Show menu
Greeting of Archbishop George Carey to Pope John Paul II
ARCIC-II-373

Author(s): George Carey
Dated: 3 Dec. 1996
Event date: Rome, 3-6 December 1996 (Visit of Archbishop of Canterbury, Dr. George Leonard Carey to Pope John Paul II)

Protocol number: ARCIC-II-373
Fonds/Collections: ARCIC-II (Miscellaneous documents), Fraternal visits between Popes and Archbishops of Canterbury (Letters, addresses, & greetings)
Lambeth Library: ARCIC/2/349
Persistent link: iarccum.org/doc/?d=1119
This persistent link may be used in print publications to link to this document.
Document availability: click here
Related documents: click here

Address of Archbishop George Carey to Pope John Paul II

The First Greeting Between the Archbishop of Canterbury and the Holy Father

December 3, 1996: In the late afternoon, the Archbishop of Canterbury, Mrs Carey and the delegation were accompanied to the Vatican for an initial meeting with the Holy Father. When they had met privately the delegation was intro­duced, after which the Archbishop and the Holy Father exchanged brief addresses:

Your Holiness, dear Brother in Christ, at the beginning of my visit to Vatican City as your guest I greet you warmly in the name of our common Lord and Saviour. I come to you both in my office of Arch­bishop of Canterbury and also that of President of the Anglican Communion throughout the world.

Accompanying me are bishops representing our world Christian communion from Europe, Africa and North America. They join me in thanking you for your hospitality and share my joy at being here with you in the cradle of Western Christendom.

If I may be allowed to reminisce I think back to two periods of study I enjoyed here in Rome in the late 70s. The first time I was here as a representative of our General Synod for three weeks and that visit was an important stage in my own ecumenical jour­ney. I returned two years later which happily coin­cided with your first General Audience at which I was present. The joy which welcomed the start of your Papacy was so memorable.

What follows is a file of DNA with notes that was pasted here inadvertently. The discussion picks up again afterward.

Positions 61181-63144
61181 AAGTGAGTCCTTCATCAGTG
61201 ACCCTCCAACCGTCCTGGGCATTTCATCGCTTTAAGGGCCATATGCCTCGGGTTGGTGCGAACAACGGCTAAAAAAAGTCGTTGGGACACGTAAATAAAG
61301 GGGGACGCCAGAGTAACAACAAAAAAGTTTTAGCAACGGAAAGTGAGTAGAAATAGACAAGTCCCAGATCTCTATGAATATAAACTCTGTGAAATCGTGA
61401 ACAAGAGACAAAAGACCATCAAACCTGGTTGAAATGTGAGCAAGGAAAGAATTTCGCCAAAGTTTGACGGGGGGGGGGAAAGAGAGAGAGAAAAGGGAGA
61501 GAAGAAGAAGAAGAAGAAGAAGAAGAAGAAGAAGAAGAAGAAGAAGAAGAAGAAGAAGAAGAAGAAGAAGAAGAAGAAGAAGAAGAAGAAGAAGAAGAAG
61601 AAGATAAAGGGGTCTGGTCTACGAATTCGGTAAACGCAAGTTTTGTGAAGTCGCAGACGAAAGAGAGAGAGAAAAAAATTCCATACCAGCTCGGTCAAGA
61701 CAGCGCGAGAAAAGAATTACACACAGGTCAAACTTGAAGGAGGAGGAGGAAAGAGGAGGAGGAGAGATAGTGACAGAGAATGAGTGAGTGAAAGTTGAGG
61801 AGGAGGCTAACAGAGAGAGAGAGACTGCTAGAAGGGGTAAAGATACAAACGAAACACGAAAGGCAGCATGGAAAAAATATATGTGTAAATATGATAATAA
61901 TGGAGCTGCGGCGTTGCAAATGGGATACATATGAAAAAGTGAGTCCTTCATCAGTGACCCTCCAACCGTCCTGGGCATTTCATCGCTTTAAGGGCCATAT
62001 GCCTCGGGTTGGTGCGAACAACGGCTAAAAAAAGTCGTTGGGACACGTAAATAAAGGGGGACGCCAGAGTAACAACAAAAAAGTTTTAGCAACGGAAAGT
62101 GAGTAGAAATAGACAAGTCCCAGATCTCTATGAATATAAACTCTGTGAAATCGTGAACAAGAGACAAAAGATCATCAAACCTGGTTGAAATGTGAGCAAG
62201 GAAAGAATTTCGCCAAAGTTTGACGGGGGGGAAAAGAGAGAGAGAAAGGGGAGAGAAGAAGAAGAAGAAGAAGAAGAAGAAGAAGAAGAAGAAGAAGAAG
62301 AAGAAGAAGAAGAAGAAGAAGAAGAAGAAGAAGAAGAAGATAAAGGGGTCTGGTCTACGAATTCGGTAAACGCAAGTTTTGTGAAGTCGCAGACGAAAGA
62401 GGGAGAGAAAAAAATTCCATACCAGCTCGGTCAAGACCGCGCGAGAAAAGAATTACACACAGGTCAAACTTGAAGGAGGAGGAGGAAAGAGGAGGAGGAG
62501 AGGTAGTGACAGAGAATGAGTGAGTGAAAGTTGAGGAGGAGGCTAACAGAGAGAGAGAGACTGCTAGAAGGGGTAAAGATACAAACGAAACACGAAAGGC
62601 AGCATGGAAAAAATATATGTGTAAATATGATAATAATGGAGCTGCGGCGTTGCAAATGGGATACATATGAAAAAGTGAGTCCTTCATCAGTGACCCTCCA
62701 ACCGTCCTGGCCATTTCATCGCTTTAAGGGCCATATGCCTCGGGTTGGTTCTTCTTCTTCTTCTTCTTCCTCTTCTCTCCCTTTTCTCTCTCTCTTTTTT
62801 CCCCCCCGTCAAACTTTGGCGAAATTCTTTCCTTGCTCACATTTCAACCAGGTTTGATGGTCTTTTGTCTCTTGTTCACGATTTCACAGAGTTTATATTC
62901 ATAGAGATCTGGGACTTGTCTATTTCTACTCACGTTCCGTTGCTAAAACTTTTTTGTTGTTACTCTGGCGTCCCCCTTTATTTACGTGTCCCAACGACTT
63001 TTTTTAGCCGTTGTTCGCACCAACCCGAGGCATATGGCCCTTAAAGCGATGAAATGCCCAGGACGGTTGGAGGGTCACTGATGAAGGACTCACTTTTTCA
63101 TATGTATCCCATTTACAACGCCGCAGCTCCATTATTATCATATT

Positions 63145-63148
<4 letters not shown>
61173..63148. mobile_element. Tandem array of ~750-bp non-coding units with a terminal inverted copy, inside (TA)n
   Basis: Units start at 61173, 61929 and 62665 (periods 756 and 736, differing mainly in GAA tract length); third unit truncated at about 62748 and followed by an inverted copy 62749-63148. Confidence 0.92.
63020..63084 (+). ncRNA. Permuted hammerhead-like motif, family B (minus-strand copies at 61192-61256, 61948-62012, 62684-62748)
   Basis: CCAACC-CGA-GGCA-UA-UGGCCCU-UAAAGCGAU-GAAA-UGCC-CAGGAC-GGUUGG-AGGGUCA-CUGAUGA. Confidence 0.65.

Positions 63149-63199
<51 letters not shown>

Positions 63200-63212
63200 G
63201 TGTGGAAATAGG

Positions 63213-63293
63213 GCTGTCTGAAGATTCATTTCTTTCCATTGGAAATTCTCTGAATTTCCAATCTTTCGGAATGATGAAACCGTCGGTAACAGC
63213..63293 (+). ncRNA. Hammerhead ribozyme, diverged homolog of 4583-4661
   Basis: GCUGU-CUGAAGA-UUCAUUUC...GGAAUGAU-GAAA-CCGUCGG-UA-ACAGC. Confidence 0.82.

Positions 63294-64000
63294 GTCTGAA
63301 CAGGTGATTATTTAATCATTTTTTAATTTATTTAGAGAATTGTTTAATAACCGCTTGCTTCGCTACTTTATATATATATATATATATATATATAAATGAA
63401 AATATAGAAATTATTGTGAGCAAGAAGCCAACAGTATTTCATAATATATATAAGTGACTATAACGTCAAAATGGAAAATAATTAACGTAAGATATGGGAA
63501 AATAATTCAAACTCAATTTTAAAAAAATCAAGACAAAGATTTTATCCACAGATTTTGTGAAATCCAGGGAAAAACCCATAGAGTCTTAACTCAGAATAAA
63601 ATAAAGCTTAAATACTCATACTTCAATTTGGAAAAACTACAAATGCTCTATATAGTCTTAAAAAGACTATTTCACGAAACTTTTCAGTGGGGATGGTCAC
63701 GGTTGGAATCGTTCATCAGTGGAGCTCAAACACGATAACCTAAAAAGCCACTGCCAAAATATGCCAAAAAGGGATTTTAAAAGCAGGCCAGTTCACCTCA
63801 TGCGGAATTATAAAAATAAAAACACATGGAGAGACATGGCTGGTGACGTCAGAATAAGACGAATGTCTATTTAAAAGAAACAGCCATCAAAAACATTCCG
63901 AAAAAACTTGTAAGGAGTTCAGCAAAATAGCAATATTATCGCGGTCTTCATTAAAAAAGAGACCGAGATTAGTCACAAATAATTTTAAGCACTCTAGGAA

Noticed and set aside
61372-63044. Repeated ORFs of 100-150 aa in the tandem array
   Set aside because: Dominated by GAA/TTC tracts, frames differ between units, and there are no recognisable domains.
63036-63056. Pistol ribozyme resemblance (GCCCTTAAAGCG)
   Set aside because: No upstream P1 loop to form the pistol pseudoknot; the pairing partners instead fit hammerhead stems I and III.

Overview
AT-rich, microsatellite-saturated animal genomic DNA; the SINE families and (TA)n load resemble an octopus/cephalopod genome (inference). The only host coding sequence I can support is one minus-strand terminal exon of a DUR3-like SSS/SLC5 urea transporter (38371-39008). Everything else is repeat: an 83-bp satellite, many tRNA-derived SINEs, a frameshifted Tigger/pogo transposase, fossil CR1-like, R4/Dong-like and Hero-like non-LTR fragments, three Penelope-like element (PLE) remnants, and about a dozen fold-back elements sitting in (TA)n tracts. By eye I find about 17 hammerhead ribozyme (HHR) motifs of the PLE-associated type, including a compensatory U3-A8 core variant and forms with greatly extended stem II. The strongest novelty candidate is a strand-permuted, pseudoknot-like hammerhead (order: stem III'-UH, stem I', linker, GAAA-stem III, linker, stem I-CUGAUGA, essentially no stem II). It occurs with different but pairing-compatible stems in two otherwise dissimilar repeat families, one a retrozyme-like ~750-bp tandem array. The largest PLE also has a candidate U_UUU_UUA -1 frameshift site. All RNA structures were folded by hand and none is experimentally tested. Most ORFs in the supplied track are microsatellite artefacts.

My brother bishops also join me in offering con­gratulations to you on the occasion of the Golden Jubilee of your ordination into God’s priesthood which you celebrated recently. We give thanks to God for your ministry of service and your unfailing com­mitment to the Gospel of Jesus Christ.

Later this week, we will have the opportunity to discuss more fully those many matters of concern that are shared by Christians both of the Anglican Communion and also those who live and pray within the obedience of the Roman Catholic Church.

Here, so soon after my arrival in Rome, it suffices only to affirm the absolute commitment both of myself personally and also of the Anglican Commu­nion to the full, visible unity of Gods Church, a com­mitment which lies at the heart of our identity as a Church and which was so cogently expressed in the Appeal of the 1920 Lambeth Conference.

This ecumenical commitment has been reiterated and deepened by successive Lambeth Conferences and Christian Unity will be one of the most impor­tant themes that we shall explore when the bishops of the Anglican Communion next meet together in 1998.

We recognise and value your own evident com­mitment to Christian unity so amply demonstrated in your many overseas visits, not least of which was that made to my predecessor, Archbishop Robert Runcie during your visit to Great Britain in 1982, which is still remembered with great warmth and affection.

Also your own writing, Ut Unum Sint, clearly states, “This unity, which the Lord has bestowed on his Church and in which he wishes to embrace all peo­ple, is not something added on, but stands at the very heart of Christ’s mission.”

In responding to these words with great joy, we cannot but acknowledge, in spite of great agreement in faith and practice which the Roman Catholic Church and the Anglican Communion have always enjoyed, that our Churches bear the marks of separa­tion and division. We cannot undo overnight doctri­nal differences and the bitternesses that have resulted from the legacy of history. But we are able to con­front them as fellow Christians, noting with joy the convergence in faith and doctrine that has taken place since the Second Vatican Council and since the work of ARCIC. Much progress has been made and we give thanks for all those Christians who have sought in so many ways to make the vision of reality between our two Churches a tangible reality.

As we approach the Great Jubilee and the begin­ning of the Third Christian Millennium, we pray for the unity of the Churches in the service of God’s mis­sion to a broken and divided world. And, in this sea­son of Advent as the Church waits with eager and penitent anticipation for the coming of the Saviour we pray that God will give us grace to proclaim faithfully the truth of the Jesus Christ who comes among us in great humility to give the life of God to the world.